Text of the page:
Can Donald Trump bring his son-in-law, Jared Kushner, into the White House? And could Kushner get a security clearance?
The answers, according to several legal experts, are yes and yes.
A source close to Kushner told NBC News late Wednesday that he was considering whether to serve in the White House in a role along the lines of a special adviser or special counsel after being approached by Trump's Chief of Staff Reince Priebus and Chief Strategist Steve Bannon.
Once Trump is in the White House, there are options for getting Kushner a clearance in order to be an adviser.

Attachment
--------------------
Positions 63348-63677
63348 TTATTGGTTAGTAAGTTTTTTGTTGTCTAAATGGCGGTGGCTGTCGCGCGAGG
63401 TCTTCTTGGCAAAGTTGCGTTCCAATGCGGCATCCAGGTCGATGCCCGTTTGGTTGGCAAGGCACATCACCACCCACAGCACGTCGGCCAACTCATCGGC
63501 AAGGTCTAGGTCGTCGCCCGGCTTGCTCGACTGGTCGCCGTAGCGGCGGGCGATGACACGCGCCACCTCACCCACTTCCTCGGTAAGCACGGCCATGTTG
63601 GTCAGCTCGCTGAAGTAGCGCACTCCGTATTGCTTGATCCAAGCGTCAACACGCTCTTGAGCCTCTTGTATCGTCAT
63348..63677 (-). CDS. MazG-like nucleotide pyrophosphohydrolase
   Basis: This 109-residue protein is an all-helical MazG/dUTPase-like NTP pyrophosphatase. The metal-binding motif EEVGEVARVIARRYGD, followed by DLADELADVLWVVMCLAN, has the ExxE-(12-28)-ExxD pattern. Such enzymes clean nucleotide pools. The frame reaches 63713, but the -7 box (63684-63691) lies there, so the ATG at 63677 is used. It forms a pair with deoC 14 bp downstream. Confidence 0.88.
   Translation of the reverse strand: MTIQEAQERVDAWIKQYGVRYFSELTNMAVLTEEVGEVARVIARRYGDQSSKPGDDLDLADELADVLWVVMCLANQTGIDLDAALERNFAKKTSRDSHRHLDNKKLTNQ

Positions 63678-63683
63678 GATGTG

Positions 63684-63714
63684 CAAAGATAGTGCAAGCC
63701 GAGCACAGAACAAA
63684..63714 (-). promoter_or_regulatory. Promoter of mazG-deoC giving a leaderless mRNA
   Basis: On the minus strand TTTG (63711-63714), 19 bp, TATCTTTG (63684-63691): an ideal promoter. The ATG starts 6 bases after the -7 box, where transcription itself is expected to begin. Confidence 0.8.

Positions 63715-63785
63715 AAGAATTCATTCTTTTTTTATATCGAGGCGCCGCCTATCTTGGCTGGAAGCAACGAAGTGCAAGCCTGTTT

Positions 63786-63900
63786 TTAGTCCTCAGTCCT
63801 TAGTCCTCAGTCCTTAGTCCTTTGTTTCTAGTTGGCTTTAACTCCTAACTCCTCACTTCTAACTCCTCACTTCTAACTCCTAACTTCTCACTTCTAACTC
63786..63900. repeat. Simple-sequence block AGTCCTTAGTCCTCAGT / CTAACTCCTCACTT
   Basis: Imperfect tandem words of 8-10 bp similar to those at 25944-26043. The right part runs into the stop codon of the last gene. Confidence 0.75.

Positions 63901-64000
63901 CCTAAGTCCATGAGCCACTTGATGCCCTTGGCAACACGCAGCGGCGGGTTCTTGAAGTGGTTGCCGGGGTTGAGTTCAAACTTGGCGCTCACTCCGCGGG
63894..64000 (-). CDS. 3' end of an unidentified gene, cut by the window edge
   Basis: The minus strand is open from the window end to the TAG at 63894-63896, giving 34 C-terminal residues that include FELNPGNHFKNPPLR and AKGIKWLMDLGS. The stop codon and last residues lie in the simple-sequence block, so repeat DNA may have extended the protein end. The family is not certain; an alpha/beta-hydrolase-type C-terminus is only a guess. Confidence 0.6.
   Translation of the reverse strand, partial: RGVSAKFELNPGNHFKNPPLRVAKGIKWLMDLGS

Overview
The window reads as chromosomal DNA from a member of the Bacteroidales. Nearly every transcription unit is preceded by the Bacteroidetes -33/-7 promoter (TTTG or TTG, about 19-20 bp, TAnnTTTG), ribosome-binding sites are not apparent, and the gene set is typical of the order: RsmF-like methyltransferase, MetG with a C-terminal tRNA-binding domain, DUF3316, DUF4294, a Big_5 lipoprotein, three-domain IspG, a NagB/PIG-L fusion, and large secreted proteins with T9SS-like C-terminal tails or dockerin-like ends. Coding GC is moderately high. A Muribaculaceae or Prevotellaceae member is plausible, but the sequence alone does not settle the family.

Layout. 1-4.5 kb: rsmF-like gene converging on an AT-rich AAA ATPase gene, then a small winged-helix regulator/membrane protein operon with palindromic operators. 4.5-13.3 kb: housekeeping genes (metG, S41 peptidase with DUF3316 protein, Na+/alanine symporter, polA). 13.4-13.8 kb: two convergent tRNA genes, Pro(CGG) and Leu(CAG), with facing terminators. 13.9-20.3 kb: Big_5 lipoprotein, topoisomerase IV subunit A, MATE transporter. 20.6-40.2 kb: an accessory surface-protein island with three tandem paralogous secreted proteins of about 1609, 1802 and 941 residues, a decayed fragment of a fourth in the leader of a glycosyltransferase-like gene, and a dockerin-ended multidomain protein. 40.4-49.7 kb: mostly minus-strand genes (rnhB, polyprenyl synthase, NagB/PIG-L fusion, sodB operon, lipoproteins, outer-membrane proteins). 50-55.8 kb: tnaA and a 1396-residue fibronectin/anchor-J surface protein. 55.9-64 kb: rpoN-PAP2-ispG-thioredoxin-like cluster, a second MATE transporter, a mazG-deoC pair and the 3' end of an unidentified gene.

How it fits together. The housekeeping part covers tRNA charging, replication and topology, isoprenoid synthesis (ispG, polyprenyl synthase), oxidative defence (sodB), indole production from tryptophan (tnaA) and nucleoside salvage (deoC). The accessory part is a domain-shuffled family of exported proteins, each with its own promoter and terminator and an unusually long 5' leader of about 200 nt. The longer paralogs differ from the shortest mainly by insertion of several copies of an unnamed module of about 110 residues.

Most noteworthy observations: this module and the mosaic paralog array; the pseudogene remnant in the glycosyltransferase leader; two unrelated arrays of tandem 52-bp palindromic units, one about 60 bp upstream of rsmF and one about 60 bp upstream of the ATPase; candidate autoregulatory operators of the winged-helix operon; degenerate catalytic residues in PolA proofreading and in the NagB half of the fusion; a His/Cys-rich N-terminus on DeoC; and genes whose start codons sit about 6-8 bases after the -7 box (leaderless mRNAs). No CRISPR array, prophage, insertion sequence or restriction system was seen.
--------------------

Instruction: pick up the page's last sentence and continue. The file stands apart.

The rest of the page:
The president has wide latitude in designating people for clearances.
For example, Trump could appoint Kushner to the President's Intelligence Oversight Board, which is made up of civilians from outside the government.
Another option would be for Trump to put Kushner into a paid position on the White House staff, according to several legal experts, who say the federal anti-nepotism law would probably not prevent it.
While that law does cover a son-in-law, it prohibits a public official, which the president is, from appointing a relative to a federal agency.